emission testing program, we generally screen vehicles for proper 
maintenance and use and delete vehicles that we believe may have been 
misused or malmaintained. Also, in the regulations for manufacturer in-
use testing, we permit manufacturers to delete vehicles from samples if 
they have been used for ``severe duty (trailer towing for passenger 
cars, snow plowing, racing)'', and we provide that vehicles may be 
deleted for other reasons upon EPA approval.
    We recognize that MDPVs will be marketed and used for carrying many 
passengers, carrying heavy loads and trailer towing. While it is not 
our intention to exempt vehicles from in-use liability that have been 
used for their intended purposes, we understand that some MDPVs may be 
subject to sustained severe service applications, such as frequent 
overloading or frequent towing beyond manufacturer's advertised 
capacity and could not be considered to be representative of properly 
maintained and used vehicles. Furthermore, we would not necessarily 
consider to be representative MDPVs which are routinely or regularly 
used in heavy-load hauling application or towing even within the 
manufacturers limits. Thus, for example, an SUV MDPV used on a daily 
basis to haul a work crew and tow equipment to a distant work site may 
not be representative while the same SUV used to haul the family and 
tow a boat to the lake on weekend excursions would be representative. 
MDPVs in sustained severe operations should not be included in 
manufacturer or EPA in-use test programs, while those that see less 
frequent severe operation should be included.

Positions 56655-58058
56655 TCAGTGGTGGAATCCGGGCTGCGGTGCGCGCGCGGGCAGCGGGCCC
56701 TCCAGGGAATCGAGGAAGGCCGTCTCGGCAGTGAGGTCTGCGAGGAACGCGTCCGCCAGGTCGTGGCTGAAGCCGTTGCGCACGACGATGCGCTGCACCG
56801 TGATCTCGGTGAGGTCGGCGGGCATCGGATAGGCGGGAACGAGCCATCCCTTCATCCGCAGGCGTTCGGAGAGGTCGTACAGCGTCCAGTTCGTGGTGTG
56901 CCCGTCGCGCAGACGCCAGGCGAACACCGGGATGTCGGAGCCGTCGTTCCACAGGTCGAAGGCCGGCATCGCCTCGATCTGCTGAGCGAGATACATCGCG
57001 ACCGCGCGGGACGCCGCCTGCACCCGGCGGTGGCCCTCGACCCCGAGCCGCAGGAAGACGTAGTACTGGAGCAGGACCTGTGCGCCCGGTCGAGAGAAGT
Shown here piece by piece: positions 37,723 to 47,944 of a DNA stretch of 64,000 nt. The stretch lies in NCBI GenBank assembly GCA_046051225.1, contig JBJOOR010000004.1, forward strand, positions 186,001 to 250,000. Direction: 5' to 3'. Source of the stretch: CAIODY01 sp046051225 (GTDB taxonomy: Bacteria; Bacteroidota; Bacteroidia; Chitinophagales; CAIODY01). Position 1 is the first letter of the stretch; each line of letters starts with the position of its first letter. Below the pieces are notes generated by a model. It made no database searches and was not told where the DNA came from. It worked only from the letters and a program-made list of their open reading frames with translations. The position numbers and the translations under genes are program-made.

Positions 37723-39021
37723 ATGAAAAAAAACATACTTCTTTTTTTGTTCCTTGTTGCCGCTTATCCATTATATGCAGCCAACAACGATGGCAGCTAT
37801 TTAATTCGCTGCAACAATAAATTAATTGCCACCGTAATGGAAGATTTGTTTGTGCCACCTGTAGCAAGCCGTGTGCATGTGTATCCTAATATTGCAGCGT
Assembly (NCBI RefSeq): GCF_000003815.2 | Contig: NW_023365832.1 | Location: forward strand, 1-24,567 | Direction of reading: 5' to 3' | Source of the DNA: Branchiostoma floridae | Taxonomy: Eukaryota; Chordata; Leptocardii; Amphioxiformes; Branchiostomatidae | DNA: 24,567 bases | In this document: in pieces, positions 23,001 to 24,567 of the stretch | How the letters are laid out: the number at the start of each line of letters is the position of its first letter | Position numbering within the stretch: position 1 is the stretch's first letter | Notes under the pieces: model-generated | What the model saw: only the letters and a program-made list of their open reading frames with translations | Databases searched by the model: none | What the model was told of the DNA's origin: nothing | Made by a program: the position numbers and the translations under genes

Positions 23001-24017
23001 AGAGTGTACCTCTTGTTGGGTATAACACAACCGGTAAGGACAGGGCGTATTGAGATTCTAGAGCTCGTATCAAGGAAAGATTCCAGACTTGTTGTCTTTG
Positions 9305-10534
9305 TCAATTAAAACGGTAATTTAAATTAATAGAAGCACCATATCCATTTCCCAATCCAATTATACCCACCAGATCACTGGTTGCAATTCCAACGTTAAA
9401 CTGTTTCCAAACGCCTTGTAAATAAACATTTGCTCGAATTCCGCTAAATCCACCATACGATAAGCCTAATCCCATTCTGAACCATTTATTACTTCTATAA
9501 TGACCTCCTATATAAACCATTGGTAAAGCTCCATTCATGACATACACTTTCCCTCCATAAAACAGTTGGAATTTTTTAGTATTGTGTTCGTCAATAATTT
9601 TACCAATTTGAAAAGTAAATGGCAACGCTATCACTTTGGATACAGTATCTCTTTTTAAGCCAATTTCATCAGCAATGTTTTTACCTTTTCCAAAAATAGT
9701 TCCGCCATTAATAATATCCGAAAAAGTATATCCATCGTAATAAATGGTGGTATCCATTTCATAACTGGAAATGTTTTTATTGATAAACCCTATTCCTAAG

[[Page 6752]]

C. Our Program for Controlling Gasoline Sulfur

    As with our program for vehicles, the program we are establishing 
today for reducing sulfur levels in commercial gasoline will achieve 
the same large NOX reductions that we projected for the 
proposed program. Here, too, the final program is very similar to our 
proposed program. Adjustments we have made to the proposed program will 
smooth the refining industry's transition to the low-sulfur 
requirements and encourage earlier introduction of cleaner fuel.
    With today's action, we are requiring substantial reductions in 
gasoline sulfur levels nationwide. As we explained in Section IV.A, 
because sulfur significantly inhibits the ability of automotive 
catalysts to control emissions, we had to consider sulfur's impact in 
setting the Tier 2 standards. We knew at the time of proposal that 
newer catalysts were more sensitive to sulfur than older technologies, 
and projected that Tier 2 catalysts would be as or even more sensitive 
than those used in today's NLEV vehicles. Furthermore, we believed that